Thomas L. Stark could be called one of our "own" for he grew up in Port Washington, learned to sail at the Knickcerbocker YC, and is still a member there although he lives in Riverside, CT. Stark distinguished himself in the international sailing scene recently when he came in third in the inaugural Swan 45 Gold Cup in Capri, Italy. It must have been very exciting over in Capri last week, for the racing was competitive and the ultimate title up for grabs until the very last race. In a final day that brought torrential rain and light, shifty winds that delayed the start of the final windward-leeward race, the race finally was finished in a light 9 knots of breeze. It was Stark's Rush who got off to the best start, taking the strong breeze on the right side of the course and leading the fleet to the first mark ahead of the eventual World Champion, but was overtaken in subsequent legs, finally coming in third on the last day, just one minute behind competitor Vittorio Codecasa, on Jeroboam, who ended up 5th overall. Stefano Polti, Mintaka, was crowned the one-design class' first World Champion, with 42 points, followed by Marco Salvi/Alberto Signorini, Vertigo, who collected 45 points. Stark ended up with 51 points after five days of racing in Capri. International Star sailor, Mark Reyolds, the tactician on second-place Vertigo, commented on the competition during a mid-week interview, "We still had to play the shifts today. It gets a little scary because you're trying to beat one guy and protect the other. Sometimes it's better not to worry about the best boats and just concentrate on what you're doing." Paul Cayard, tactician on board Leonardo Ferragamo's Cuordileone, gave his overview of the regatta: "It has been a good week for the Swan 45s and a great turn out. In two and a half years Nautor has sold 45 boats and to have 20 of them here at the world championships is incredible. We were lucky to get all the races in - we had nine races with difficult conditions but we did manage to sail every day. It's also nice that Mintaka won - I think Vertigo is a very strong team and the fact that Mintaka beat them is a good result for the whole owner-driver concept." Many will recall that Cayard, skipper and Phil Trinter, from Port Washington as crew represented the United States in the last Olympics and came in 4th overall. The next Swan 45 World Championship will be held in Key West in January 2006. Congratulations to Tom Stark, who placed third on a leaderboard filled with some of the top sailors in the world. Isn't it wonderful so much sailing on the international scene can be traced back home to Manhasset Bay? Top six boats (out of 20): 1. Mintaka, Stefano Polti, 4-2-11-4-4-10-2-13-5, 42 points; 2. Vertigo, Marco Salvi / Alberto Signorini, 2-1-9-1-3-18-4-7-20, 45; 3. Rush, Thomas L. Stark, 7-8-16-3-7-2-6-16-2, 51; 4. Mascalzone Latino, Vincenzo Onorato, 8-4-14-2-8-5-11-4-14 57; 5. Jeroboam, Vittorio Codecasa, 3-12-3-6-1-20-16-19-1, 61; 6. Talj, Vittorio Ruggiero, 12-rdg-1-10-19-12-3-2-8, 62 More information, http://www.nautorswan.com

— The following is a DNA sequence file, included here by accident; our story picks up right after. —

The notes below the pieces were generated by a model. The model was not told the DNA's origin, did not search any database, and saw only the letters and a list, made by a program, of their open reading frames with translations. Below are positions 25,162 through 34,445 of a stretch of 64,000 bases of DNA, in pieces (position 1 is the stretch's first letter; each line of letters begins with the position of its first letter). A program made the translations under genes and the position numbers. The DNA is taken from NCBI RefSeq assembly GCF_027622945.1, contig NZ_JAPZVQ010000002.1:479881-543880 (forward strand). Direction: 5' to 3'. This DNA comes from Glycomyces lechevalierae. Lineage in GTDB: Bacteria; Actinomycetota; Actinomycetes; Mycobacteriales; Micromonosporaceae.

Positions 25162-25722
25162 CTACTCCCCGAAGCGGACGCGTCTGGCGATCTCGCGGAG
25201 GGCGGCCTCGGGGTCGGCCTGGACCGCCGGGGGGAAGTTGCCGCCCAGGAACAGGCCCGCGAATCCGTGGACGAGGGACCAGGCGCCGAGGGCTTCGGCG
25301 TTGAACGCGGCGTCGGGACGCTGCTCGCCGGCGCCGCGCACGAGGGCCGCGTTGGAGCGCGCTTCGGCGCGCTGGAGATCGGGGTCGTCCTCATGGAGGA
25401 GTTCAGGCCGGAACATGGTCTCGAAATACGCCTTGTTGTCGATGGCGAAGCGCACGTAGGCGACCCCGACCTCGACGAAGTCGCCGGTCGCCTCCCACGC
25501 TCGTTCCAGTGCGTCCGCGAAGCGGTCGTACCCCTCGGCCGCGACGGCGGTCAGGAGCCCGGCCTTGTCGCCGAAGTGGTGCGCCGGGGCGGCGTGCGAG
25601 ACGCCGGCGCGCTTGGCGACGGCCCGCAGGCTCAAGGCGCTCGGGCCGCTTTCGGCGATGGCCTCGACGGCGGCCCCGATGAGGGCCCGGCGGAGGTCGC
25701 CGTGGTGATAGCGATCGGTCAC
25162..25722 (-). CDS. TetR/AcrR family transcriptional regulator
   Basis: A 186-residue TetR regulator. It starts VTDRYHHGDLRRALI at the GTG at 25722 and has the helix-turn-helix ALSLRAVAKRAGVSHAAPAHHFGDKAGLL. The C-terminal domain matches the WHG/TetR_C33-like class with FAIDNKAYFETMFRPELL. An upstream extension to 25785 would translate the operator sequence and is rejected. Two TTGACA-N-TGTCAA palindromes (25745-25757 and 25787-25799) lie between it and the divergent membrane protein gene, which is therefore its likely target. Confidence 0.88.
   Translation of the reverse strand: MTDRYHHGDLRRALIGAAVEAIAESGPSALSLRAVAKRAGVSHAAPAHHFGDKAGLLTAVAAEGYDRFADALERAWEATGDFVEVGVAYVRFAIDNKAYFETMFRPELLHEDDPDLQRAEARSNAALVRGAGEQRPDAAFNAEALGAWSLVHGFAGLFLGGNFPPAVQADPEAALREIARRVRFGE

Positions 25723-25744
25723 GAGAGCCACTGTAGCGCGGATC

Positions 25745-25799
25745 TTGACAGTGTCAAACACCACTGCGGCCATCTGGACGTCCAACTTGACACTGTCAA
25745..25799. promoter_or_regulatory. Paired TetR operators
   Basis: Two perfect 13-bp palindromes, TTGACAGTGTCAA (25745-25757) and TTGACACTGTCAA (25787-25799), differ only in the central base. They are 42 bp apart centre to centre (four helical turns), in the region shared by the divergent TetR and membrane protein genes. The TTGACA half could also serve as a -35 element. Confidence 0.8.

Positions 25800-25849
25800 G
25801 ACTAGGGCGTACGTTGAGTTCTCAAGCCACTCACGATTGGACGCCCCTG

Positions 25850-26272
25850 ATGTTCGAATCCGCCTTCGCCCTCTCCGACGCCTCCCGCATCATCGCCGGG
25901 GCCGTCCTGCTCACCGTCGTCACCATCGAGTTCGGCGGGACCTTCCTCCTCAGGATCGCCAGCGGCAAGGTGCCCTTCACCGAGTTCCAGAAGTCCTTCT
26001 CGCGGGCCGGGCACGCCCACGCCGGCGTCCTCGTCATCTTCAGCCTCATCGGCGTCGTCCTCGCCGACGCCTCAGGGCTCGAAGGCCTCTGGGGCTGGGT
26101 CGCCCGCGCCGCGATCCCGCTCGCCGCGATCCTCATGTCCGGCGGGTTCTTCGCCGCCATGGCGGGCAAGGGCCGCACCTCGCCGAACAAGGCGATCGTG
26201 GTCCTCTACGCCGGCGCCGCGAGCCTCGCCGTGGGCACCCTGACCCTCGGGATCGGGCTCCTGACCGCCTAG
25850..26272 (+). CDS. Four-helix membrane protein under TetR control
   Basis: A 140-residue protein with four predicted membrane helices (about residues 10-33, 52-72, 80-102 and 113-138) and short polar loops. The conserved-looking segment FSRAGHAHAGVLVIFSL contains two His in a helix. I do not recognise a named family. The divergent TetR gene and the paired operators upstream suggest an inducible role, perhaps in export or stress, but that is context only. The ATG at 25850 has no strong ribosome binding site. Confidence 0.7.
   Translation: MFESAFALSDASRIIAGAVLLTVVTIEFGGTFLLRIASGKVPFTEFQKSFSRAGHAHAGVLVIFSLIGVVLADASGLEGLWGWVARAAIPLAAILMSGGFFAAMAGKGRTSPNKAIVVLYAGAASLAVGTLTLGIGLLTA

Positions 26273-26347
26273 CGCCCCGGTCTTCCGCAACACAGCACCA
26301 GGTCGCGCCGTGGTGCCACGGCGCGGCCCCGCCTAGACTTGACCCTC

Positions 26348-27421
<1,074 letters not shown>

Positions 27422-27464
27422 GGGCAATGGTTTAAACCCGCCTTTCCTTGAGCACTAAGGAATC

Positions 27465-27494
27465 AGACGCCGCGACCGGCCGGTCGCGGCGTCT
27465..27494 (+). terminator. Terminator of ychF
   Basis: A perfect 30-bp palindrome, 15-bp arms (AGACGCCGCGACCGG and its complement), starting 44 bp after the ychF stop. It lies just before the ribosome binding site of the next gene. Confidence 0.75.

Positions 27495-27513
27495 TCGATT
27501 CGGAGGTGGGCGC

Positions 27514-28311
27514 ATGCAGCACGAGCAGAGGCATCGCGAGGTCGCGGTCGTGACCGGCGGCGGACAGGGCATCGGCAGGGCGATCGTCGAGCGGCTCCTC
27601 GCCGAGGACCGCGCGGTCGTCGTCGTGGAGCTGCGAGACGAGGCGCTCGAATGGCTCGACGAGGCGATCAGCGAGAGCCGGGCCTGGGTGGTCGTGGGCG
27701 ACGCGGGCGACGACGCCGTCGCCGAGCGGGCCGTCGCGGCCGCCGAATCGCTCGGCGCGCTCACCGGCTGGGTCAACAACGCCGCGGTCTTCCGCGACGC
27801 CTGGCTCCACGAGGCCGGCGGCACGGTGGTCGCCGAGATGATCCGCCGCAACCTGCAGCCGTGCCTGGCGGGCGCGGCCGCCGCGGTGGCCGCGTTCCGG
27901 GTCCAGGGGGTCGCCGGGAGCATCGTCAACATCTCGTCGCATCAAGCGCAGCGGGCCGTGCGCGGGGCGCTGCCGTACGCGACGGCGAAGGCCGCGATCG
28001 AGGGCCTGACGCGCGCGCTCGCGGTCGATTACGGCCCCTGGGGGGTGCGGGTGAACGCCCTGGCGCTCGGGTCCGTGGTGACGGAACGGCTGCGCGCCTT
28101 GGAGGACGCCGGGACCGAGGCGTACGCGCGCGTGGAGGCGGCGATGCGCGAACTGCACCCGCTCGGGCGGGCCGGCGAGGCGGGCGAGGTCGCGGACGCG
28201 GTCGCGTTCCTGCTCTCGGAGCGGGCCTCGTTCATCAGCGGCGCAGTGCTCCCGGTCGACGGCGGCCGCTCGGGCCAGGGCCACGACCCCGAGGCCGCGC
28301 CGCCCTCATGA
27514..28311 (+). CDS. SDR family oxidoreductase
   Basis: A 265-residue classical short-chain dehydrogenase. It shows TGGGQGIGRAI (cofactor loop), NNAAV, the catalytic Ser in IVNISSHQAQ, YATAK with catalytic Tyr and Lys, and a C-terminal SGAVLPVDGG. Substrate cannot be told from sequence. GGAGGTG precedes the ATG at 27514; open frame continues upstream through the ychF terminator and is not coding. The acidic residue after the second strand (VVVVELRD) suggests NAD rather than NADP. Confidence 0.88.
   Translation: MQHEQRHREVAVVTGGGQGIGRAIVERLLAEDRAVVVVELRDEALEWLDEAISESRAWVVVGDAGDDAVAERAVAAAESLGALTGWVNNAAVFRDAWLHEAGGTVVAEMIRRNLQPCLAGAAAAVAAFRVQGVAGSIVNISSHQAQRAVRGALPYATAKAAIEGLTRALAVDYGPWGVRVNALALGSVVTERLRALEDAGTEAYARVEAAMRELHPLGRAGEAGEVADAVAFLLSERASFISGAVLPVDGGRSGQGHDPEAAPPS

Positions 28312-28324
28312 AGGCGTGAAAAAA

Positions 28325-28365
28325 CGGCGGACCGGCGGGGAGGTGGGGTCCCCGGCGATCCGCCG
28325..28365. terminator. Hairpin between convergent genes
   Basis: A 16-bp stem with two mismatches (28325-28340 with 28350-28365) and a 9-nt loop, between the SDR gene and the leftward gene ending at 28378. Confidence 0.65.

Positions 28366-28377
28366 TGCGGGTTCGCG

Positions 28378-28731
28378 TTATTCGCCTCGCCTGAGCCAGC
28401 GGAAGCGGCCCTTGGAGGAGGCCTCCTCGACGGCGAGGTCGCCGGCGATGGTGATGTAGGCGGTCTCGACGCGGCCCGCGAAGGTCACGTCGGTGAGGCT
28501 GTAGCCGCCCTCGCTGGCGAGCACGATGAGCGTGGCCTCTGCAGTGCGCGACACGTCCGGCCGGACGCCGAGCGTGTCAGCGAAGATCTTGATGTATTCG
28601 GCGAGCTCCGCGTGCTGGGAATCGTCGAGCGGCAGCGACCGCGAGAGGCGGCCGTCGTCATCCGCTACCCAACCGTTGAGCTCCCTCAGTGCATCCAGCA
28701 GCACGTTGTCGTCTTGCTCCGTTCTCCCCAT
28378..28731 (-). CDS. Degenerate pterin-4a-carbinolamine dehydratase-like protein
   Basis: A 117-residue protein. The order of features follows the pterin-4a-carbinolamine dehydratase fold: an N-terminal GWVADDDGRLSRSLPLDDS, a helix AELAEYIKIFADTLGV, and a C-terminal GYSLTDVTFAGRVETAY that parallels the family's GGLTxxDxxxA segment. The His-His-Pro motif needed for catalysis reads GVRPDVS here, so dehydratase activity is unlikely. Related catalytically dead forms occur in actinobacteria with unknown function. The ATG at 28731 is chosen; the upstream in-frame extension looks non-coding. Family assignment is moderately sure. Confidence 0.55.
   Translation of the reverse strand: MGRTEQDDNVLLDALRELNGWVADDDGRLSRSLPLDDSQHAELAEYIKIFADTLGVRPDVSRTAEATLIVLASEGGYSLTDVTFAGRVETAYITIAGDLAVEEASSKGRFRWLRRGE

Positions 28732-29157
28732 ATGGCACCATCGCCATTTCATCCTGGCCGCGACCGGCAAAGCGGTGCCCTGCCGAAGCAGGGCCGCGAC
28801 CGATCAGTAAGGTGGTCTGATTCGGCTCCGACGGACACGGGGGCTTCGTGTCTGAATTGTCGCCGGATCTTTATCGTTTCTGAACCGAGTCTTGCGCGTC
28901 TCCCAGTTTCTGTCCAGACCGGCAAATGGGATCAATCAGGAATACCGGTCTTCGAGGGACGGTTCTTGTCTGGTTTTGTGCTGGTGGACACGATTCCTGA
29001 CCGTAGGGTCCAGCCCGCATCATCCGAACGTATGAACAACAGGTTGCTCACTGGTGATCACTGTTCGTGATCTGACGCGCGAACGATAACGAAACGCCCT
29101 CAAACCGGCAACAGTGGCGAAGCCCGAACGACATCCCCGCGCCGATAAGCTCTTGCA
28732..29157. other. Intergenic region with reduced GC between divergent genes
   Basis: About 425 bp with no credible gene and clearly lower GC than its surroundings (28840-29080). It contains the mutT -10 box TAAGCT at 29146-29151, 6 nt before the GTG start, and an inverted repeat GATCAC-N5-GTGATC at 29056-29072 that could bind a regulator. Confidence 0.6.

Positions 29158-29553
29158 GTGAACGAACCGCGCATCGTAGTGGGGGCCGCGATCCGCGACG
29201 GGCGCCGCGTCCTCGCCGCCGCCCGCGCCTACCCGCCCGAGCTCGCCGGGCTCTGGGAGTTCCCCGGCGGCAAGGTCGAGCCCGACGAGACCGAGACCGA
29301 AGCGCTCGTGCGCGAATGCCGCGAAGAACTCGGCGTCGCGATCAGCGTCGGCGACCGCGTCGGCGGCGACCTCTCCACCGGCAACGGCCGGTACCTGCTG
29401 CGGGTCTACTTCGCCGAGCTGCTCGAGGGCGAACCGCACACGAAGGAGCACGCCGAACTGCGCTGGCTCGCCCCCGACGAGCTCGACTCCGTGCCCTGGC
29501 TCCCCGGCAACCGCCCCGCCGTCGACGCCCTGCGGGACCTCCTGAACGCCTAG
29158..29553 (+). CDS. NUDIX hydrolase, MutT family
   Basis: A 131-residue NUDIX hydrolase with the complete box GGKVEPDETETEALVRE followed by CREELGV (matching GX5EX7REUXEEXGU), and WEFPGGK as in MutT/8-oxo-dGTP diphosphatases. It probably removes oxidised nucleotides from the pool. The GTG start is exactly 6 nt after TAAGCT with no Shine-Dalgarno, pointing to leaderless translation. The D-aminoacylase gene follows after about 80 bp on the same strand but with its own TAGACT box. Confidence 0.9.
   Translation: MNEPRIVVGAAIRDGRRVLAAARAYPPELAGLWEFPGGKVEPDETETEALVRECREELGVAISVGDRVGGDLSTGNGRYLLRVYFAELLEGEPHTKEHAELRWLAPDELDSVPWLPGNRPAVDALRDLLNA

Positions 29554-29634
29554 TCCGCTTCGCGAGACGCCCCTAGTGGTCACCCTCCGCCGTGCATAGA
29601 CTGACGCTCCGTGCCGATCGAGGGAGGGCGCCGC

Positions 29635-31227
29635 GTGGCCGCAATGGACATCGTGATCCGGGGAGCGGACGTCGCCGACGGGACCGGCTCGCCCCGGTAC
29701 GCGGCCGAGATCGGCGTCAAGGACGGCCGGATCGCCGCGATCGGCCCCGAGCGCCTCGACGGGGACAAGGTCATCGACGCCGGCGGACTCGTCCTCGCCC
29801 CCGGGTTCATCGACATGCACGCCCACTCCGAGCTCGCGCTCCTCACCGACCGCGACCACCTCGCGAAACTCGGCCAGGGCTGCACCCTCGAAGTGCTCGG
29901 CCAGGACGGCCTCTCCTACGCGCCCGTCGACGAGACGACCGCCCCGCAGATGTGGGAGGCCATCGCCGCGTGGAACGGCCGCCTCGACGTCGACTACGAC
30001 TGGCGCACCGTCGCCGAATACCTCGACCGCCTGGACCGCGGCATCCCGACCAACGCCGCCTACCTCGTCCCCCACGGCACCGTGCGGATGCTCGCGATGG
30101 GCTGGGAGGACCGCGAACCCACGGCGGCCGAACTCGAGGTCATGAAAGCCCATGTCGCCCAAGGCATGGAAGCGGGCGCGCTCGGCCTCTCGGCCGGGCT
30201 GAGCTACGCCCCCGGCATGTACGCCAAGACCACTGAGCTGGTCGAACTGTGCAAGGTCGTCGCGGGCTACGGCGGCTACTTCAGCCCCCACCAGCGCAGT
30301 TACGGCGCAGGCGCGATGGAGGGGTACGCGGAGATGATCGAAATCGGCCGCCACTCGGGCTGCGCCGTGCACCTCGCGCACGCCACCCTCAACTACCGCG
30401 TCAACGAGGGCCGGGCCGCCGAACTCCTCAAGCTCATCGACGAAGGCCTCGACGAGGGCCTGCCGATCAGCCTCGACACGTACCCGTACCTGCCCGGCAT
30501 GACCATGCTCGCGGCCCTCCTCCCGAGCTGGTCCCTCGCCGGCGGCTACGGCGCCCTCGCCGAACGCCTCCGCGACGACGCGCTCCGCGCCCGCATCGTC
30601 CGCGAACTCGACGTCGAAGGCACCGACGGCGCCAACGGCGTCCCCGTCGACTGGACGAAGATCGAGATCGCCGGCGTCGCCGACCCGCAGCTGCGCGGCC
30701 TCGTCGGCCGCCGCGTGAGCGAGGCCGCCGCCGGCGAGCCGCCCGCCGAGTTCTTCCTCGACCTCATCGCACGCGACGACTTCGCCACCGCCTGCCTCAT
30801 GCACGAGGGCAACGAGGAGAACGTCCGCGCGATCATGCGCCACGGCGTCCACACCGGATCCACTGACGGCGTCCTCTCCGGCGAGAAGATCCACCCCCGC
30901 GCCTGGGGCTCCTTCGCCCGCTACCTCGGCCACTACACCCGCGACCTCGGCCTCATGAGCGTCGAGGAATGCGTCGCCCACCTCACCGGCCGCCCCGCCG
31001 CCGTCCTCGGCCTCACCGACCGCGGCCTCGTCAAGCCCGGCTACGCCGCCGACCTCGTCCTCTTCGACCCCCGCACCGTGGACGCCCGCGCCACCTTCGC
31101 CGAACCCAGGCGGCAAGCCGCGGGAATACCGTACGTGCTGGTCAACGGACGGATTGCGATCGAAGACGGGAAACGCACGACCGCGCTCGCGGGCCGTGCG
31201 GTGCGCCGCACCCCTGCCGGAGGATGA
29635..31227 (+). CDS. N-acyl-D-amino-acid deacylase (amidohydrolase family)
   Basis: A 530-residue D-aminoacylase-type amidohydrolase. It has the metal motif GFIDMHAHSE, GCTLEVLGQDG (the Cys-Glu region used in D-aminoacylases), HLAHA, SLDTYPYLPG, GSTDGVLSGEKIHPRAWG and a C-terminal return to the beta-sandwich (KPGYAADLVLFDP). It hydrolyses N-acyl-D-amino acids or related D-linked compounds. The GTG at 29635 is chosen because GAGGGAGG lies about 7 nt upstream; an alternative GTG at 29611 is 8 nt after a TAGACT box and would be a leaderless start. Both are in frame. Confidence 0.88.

The Storm Trysail Club has a good thing going, well, probably a lot of good things. But their most recent "good thing," was the Intercollegiate Regatta, which is designed to give college dinghy sailors a taste of the teamwork needed to be successful in big boat racing, Considering the success of the one-person Optimist boat that trains our youngest sailors, and for whom many stay in this class up to adolescence, there is concern that our upcoming sailors do not have the experience and knowledge of interacting with crew. The Storm Trysail Intercollegiate Regatta gives them just this experience. And the college kids have a great time on the "big boats' which handle so differently from the boats they normally sail. This year's regatta was one of the biggest-ever collegiate regattas when 28 teams totaling 200 sailors raced big boats at Larchmont Yacht Club. STC's race committee ran six windward-leeward races in two days. The first five races were sailed in 8-10 knots of breeze and the last race saw winds between 14-18. To ensure close racing, STC put together a fleet of two level-rated classes and an 11-boat J/105 one-design class. Georgetown University defended their title from last year by winning Class 2 on Lora Ann, an Express 37, skippered by Ed du Moulin - the grandson, not the du Moulin we see out on Manhasset Bay on his Lady Del. The winners of the other classes: Class One: Navy sailing the J/109 Patriot and in Class 3, US Merchant Marine Academy sailing the J/105 Andiamo. Class One was made up of five J/120s and three J/109s, while class two consisted of five Express 37s and four J/35s. The 2005 Intercollegiate Offshore Regatta is scheduled for Columbus Day Weekend Oct. 8-9, 2005. Lora Ann was skippered by Ed du Moulin - the grandson, not the du Moulin we see out on Manhasset Bay in his Lady Del.